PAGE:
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Public Choice

, Volume 156, Issue 3–4, pp 387–408 | Cite as

The nationalization of electoral cycles in the United States: a wavelet analysis

  • Luís Aguiar-Conraria
  • Pedro C. Magalhães
  • Maria Joana Soares
Article

Abstract

We take a new look at electoral sectionalism and dynamic nationalization in presidential elections. We treat this problem as one of synchronism of electoral cycles, which we estimate by using wavelets. After providing a self-contained introduction to wavelet analysis, we use it to assess the degree and the dynamics of electoral synchronization in the United States. We determine clusters of states where electoral swings have been more and less in sync with each other and with the national cycle. Then, we analyze how the degree of synchronism of electoral cycles has changed through time, answering questions as to when, to what extent, and where has a tendency towards a “universality of political trends” in presidential elections been more strongly felt. We present evidence strongly in favor of an increase in the dynamic nationalization of presidential elections taking place since the 1950s, largely associated with a convergence in most (but not all) Southern states.

Keywords

Electoral cycles synchronism Nationalization Wavelet analysis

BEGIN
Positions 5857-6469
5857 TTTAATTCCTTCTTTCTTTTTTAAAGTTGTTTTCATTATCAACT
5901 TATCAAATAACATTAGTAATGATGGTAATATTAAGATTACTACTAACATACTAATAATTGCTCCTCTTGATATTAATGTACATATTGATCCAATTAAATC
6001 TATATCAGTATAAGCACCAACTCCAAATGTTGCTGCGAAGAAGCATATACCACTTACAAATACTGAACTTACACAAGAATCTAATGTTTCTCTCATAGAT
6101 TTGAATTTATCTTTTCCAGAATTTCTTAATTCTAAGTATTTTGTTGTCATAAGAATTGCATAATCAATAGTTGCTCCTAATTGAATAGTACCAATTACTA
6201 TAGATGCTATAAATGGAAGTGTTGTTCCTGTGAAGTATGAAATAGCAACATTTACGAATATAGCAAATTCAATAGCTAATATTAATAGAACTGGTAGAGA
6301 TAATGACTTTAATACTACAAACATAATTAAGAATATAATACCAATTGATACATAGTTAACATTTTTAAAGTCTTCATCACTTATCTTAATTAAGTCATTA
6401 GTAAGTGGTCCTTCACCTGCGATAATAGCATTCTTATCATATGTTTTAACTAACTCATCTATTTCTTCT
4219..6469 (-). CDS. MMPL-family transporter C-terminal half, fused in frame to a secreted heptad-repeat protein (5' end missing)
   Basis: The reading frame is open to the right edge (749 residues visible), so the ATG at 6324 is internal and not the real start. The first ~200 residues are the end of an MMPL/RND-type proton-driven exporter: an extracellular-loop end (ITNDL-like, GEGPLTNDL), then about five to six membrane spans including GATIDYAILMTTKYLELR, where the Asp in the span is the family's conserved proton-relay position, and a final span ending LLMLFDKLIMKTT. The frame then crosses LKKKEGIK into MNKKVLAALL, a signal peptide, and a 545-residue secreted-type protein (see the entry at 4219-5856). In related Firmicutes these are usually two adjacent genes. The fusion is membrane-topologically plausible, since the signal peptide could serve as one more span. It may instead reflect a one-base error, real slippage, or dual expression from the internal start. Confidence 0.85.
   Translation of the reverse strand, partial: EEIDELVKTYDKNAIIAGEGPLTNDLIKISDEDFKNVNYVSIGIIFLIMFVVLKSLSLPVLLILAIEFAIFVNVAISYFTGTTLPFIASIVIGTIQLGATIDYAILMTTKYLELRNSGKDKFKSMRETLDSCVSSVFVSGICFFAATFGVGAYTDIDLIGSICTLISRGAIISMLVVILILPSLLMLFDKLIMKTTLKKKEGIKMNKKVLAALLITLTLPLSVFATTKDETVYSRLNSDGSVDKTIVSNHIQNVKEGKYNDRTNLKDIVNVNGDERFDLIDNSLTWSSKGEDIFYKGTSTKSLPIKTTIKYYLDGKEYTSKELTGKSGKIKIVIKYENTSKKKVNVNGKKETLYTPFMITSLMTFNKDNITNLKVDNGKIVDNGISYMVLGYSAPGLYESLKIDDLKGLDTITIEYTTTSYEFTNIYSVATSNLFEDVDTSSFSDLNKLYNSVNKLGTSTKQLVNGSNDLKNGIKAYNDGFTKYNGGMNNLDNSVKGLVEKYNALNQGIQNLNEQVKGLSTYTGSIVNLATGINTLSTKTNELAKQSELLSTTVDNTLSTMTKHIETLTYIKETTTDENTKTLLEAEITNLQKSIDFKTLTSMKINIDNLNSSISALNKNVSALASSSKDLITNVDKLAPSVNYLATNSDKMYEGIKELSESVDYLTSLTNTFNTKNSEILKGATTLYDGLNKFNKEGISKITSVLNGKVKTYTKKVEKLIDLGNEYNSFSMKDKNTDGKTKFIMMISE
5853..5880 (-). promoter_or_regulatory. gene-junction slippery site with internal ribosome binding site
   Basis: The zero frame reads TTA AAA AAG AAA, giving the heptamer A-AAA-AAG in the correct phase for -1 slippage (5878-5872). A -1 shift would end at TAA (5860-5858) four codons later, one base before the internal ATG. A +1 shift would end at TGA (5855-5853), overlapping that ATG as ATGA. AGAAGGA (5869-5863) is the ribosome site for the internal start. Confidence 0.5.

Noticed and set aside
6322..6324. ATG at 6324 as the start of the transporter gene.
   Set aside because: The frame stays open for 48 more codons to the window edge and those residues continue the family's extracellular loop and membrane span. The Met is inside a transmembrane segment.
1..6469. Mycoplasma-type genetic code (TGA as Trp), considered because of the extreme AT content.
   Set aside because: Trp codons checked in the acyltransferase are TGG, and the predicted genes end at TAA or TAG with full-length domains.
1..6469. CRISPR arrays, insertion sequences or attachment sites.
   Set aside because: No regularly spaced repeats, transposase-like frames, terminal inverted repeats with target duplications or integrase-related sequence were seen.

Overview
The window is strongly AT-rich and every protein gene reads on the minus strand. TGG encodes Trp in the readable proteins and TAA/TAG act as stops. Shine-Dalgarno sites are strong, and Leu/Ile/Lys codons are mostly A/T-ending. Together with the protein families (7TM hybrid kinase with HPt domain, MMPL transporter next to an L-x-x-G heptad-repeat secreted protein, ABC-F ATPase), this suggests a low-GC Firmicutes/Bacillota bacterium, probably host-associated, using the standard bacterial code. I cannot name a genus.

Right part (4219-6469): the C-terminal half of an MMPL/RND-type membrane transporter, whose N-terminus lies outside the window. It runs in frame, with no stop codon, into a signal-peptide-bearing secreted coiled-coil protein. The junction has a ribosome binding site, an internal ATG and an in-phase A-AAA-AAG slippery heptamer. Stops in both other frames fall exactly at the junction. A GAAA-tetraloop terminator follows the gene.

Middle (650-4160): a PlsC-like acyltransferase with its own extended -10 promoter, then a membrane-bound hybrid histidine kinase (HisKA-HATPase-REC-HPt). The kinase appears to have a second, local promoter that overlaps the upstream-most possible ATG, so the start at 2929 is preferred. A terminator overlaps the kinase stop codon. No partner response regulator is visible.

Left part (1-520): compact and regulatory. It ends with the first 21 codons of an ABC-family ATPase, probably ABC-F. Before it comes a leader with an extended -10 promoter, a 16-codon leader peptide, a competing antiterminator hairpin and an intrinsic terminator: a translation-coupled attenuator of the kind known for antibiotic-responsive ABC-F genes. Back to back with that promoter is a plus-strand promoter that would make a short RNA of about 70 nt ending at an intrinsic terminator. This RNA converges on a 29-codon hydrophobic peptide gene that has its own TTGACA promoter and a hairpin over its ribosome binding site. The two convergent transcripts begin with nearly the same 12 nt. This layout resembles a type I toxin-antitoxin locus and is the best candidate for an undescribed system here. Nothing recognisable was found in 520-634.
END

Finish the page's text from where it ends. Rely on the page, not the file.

JEL Classification

H70 C32 D72 

Notes

Acknowledgements

Earlier versions of this article were presented at the American Political Science Association meeting in September 2010, at the Department of Economics of the University of Minho, and at the Lisbon Group for Institutions and Public Policy of the Nova School of Business and Economics and the Institute of Social Sciences of the University of Lisbon. We are grateful for all the comments we received there. We thank the editors of Public Choice and three anonymous reviewers for the comments and suggestions they provided. We would also like to express our gratitude to Bernard Grofman, Paul A. Beck, Samuel Merrill, and Thomas L. Brunell for their comments to earlier versions of the paper and for their encouragement. Pedro C. Magalhães worked in this article while he was FLAD Visiting Professor at the Department of Government of Georgetown University, and wishes to thank and the department and the Luso-American Foundation for their support.

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Copyright information

© Springer Science+Business Media New York 2013

Authors and Affiliations

  • Luís Aguiar-Conraria
    • 1
  • Pedro C. Magalhães
    • 2
    • 3
  • Maria Joana Soares
    • 4
  1. 1.NIPE and Economics DepartmentUniversity of MinhoBragaPortugal
  2. 2.Department of GovernmentGeorgetown UniversityWashingtonUSA
  3. 3.Institute of Social SciencesUniversity of LisbonLisbonPortugal
  4. 4.NIPE and Department of Mathematics and ApplicationsUniversity of MinhoBragaPortugal

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